Because the dough is pre-mixed in bulk, active preparation time for each basic loaf is only five minutes a day, and can be spontaneously used at the last minute. The authors share nearly 100 recipes using variations on the basic technique--such as baguettes, pizzas, and pain d'epi--plus other breads and accompanying dishes that all make fantastic quick hors d'oeuvres for wine-tastings. A sampling of the recipes confirms that anyone can achieve a professional-quality result, including home bakers with no prior experience with yeast breads.

I normally cook and eat Basmati rice with my spicy food. That's easy enough in 15 minutes using my microwave. But bread will henceforth be also on the menu. I plan to lean heavily on the Hertzberg and François recipe for naan, which radically simplifies the traditional recipe for this buttery Indian flatbread.

The basic recipe can be used to make a delicious naan:

Mix four ingredients with a spoon -flour, water, salt, and yeast, forming a very wet dough. Don't knead it or otherwise spend time with it. Allow it to rise at room temperature for two hours.

To make a naan, cut off a 100 gram piece (peach-size). Shape it into a ball, then roll out with a rolling pin, to a thickness of 1/2 cm and a diameter of 20 cm. Heat a heavy skillet over high heat on the stovetop, add a tablespoon of ghee (or oil), and drop the dough round into the skillet, decrease the heat to medium, and cover. Check for doneness at 3 minutes, or sooner if you're smelling overly quick browning. Adjust heat as needed. Flip naan when underside is richly browned. Continue cooking another 2 to 6 minutes, until second side is browned.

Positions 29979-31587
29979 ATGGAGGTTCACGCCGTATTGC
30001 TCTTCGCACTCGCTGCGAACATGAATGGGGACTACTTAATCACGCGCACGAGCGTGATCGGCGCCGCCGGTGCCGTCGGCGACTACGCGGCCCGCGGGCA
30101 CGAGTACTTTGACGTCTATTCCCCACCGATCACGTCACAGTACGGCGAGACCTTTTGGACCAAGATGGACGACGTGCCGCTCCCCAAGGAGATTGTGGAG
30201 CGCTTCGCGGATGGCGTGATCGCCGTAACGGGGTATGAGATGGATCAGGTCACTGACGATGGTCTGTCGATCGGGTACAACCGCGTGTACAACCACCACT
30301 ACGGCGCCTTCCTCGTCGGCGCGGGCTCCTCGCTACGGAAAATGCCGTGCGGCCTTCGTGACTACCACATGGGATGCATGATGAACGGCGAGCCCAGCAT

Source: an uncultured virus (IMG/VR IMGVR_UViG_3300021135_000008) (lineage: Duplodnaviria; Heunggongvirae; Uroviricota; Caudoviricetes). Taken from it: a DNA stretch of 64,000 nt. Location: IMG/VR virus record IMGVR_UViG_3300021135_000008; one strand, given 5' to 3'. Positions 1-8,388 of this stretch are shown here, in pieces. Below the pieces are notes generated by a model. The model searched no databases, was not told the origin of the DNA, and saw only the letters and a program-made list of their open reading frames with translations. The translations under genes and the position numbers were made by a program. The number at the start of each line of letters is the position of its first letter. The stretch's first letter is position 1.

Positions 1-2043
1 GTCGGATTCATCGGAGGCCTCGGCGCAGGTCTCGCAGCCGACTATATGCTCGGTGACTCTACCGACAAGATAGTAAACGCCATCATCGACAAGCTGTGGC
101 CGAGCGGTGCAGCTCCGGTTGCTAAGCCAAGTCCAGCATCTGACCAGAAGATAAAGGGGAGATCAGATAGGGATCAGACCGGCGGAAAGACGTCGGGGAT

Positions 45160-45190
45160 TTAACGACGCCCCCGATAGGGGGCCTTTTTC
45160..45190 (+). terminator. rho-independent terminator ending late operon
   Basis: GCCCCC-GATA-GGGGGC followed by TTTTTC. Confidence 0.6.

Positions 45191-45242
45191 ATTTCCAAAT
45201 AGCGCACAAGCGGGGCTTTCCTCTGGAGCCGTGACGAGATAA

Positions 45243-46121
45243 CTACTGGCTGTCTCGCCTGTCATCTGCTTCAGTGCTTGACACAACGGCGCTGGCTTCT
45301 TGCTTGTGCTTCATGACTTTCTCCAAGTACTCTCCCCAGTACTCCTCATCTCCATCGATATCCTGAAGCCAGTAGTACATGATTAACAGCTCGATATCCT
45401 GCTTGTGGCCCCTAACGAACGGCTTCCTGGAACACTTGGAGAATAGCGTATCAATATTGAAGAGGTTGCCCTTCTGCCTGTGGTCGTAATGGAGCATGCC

Its now time once again to make your own bread!

300 [2007] [DVD]
300 [2007] [DVD]
Dvd ~ Gerard Butler
Offered by best_value_entertainment
Price: £2.15

10 of 28 people found the following review helpful
1.0 out of 5 stars Rubbish, 2 Feb. 2008
This review is from: 300 [2007] [DVD] (DVD)
Extremely disappointing. I was expecting something like Gladiator or Helen of Troy but was disappointed. Poor acting. B-movie sex scenes with lots of shouting.